Cricket Communications has filed for a government grant to expand low-cost wireless broadband service to impoverished residents as part of a non-profit effort to bridge the “digital divide.”
The Leap Wireless International subsidiary filed the application for federal Recovery Act funding in conjunction with One Economy, a global non-profit that works to expand technology offerings to low-income people.
Cricket did not disclose the amount it sought from the Recovery Act. The proposal was filed as part of the Department of Commerce’s National Telecommunications and Information Administration (NTIA) for a Broadband Technology Opportunities Program (BTOP) grant.
If the grant goes through, the funds will be used to expand affordable wireless broadband service to 23,000 low-income families in five cities: Baltimore, Houston, Memphis, San Diego and Washington, D.C.
The program, called Project Change Access, is designed to provide meaningful broadband alternatives to low-income households. The program was launched in Portland, Ore., last fall as a pilot program by One Economy and LCW Wireless, a company in which Cricket owns a non-controlling interest. LCW Wireless offers Cricket unlimited service in Oregon markets.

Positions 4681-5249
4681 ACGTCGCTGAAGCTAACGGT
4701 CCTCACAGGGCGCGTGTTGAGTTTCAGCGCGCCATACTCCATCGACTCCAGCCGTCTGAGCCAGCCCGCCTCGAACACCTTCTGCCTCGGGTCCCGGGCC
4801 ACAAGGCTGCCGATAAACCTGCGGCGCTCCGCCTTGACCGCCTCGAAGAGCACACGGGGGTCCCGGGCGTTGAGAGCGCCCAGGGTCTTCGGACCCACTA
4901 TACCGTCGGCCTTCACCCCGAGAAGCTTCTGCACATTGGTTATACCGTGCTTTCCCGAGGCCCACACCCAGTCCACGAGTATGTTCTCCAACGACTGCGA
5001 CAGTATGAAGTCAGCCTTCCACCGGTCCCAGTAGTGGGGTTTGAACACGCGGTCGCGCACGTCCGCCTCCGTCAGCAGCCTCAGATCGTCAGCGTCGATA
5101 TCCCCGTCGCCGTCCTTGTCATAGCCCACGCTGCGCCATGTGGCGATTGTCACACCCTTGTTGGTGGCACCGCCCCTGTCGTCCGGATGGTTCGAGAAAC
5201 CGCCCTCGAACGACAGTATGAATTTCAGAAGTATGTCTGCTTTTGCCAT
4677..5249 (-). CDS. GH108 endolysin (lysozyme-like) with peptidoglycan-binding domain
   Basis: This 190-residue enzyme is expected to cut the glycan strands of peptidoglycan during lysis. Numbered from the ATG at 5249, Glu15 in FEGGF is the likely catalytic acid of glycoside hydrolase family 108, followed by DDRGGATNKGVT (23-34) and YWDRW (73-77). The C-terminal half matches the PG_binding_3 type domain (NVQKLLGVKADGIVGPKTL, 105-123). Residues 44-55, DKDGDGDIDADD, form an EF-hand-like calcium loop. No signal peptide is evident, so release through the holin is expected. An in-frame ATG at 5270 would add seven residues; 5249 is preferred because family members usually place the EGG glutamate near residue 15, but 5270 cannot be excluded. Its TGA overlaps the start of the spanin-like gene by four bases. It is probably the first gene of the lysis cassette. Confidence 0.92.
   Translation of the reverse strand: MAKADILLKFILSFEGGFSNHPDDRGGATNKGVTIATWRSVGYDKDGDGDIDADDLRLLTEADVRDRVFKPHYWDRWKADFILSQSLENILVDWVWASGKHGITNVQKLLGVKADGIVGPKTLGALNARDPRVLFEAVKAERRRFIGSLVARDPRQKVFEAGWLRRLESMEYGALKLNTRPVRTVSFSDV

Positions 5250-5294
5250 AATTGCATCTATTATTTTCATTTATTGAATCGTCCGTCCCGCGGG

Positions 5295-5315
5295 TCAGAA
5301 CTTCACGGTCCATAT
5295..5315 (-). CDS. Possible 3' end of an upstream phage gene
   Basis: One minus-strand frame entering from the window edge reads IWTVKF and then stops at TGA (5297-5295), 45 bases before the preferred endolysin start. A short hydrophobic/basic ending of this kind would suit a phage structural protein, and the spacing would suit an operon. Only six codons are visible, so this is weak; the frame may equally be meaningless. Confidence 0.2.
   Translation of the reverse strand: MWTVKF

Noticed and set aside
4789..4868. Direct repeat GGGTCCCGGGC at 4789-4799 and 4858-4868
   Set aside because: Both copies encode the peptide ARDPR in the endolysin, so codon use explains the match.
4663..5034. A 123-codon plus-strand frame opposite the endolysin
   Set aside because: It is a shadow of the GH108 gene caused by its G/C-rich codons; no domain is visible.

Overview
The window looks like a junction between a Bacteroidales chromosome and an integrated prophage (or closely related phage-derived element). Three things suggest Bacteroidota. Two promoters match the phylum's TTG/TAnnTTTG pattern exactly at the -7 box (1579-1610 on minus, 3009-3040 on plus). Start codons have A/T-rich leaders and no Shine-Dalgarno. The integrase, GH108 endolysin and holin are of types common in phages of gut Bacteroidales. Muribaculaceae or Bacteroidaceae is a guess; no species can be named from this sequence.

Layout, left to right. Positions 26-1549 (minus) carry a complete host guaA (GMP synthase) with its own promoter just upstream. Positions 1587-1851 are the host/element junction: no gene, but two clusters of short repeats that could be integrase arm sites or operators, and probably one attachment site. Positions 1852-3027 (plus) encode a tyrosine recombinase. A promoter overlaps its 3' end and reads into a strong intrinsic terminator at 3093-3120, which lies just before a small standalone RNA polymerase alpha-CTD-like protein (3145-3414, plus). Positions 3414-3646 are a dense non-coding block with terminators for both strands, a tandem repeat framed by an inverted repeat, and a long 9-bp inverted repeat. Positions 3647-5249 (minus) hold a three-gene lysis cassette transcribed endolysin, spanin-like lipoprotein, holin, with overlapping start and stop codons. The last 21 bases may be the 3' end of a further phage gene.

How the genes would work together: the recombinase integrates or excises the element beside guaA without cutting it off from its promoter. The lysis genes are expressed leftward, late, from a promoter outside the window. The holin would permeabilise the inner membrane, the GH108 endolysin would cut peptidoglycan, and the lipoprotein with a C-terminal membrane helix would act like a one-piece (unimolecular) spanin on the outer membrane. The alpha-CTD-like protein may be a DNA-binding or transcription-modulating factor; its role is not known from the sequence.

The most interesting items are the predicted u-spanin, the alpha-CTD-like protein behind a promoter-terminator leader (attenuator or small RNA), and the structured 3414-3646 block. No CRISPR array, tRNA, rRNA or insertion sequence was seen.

Even when high-speed network coverage is available, it is not always affordable to the poor. The Pew Internet & American Life Project recently reported that just 35 percent of households with annual income of $20,000 or less had adopted broadband, compared to 63 percent nationwide.
“As we have seen in the results of the Portland pilot of Project Change Access, universal broadband is the key to economic revitalization in low-income communities that need growth in businesses and jobs the most,” said Dave Maquera, vice president, strategy at Leap, in a statement. “Cricket remains committed to bringing the benefits of wireless and mobile broadband to everyone, including low-income families who deserve the benefits of digital innovation that online access brings.”
One Economy CEO Rey Ramsey echoed Maquera’s sentiment, saying the partnership would “open new opportunities through the powerful tool of broadband and provide people with the resources to access the information they need to make productive decisions about their own lives.”